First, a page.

"Reformers have for years recommended that all forensic labs be independent from law enforcement and prosecutorial agencies' and this is a key reform promoted by The Justice Project (2008). But fixing these problems is only half the answer' because half of the wrongful convictions attributed to misleading forensic evidence involved deliberate forensic fraud' evidence tampering' and/or perjury.
From "The Elephant in the Crime Lab," by co-authored by Sheila Berry and Larry Ytuarte; Forensic Examiner; Spring, 2009;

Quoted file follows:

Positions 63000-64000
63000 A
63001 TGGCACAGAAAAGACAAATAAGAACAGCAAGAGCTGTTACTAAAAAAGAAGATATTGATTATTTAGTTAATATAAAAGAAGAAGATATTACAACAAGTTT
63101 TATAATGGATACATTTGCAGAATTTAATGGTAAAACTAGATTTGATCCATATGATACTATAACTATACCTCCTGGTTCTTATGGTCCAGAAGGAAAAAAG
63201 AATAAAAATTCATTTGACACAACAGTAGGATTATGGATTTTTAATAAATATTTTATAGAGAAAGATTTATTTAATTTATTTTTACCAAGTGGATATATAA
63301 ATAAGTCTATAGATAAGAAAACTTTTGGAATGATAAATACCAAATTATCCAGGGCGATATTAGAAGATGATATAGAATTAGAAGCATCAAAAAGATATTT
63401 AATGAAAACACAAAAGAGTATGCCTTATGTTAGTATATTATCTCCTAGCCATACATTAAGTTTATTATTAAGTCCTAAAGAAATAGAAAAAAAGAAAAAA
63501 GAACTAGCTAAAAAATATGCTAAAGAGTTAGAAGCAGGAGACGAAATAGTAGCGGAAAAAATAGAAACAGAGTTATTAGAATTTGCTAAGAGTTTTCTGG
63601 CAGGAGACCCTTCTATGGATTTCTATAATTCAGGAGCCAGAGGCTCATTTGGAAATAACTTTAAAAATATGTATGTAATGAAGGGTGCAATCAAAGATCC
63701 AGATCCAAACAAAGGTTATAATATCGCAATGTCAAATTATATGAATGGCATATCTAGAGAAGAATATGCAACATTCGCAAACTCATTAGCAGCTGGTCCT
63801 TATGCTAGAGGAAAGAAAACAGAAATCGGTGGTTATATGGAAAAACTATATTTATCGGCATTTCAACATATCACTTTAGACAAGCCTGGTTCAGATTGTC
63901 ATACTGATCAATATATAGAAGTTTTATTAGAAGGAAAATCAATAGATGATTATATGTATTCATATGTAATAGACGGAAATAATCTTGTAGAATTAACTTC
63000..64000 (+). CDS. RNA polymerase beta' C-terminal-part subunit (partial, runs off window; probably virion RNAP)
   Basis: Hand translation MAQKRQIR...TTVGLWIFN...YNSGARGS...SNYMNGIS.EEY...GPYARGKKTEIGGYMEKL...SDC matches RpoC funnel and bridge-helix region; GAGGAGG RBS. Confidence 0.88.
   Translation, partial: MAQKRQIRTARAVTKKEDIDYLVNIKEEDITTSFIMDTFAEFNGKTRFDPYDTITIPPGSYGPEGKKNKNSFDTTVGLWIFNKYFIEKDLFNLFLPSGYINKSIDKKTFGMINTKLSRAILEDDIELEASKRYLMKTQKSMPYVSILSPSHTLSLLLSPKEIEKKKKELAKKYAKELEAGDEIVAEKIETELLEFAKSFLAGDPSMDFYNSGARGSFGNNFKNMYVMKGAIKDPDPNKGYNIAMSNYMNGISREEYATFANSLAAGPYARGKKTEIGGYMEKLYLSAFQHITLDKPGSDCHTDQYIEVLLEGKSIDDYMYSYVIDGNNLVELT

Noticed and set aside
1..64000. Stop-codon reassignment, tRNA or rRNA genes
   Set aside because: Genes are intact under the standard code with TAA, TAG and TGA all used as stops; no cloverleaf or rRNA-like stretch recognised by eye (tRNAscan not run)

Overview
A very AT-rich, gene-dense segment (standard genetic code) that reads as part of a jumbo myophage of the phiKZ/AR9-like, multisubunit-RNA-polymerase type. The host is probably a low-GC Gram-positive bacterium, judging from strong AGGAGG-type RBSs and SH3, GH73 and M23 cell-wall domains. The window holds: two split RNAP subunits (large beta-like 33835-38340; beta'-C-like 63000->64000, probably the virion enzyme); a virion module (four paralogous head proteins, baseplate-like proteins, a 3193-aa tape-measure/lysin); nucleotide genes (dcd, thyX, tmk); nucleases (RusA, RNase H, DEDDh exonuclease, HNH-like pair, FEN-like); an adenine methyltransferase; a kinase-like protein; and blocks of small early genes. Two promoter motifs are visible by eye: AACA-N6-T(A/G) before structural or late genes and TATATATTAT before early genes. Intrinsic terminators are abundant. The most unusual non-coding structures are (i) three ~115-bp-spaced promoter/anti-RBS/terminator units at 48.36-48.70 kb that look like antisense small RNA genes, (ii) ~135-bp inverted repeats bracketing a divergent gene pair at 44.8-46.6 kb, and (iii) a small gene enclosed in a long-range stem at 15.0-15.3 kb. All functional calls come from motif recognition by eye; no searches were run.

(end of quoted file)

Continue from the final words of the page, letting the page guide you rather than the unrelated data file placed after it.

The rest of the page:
"The state’s highest court on Wednesday ordered prosecutors to drop a large portion of the more than 24,000 drug convictions affected by the misconduct of former state drug lab chemist Annie Dookhan, issuing an urgent call to resolve a scandal that has plagued the legal system since 2012. The Supreme Judicial Court declined to order a wholesale dismissal of the cases potentially tainted by Dookhan’s mishandling of drug evidence, as lawyers for the defendants had sought. But in the ruling, the justices acknowledged that the state’s handling of the cases so far has been inadequate. The court said district attorneys across the state must “exercise their prosecutorial discretion and reduce the number of relevant Dookhan defendants by moving to vacate and dismiss with prejudice all drug cases the district attorneys would not or could not reprosecute if a new trial were ordered.” The cases affected by the ruling include people who pleaded guilty, were convicted, or admitted that prosecutors had enough evidence to convict them. By vacating the cases, the convictions would effectively be erased. In the ruling, the court acknowledged the enormity of the task before prosecutors, giving them 90 days to decide which cases to throw out and which are supported by other evidence.........Associate Justice Geraldine S. Hines wrote the only dissent, arguing that the court should have thrown out all affected convictions. The court had also considered dismissing all the convictions and allowing prosecutors the option to retry those cases, but Hines rejected even that prospect. “The need to adopt a swift and sure remedy for the harm caused by [Dookhan’s] deceit presents itself with palpable urgency. The time has come to close the book on this scandal, once and for all, by adopting a global remedy,” Hines wrote."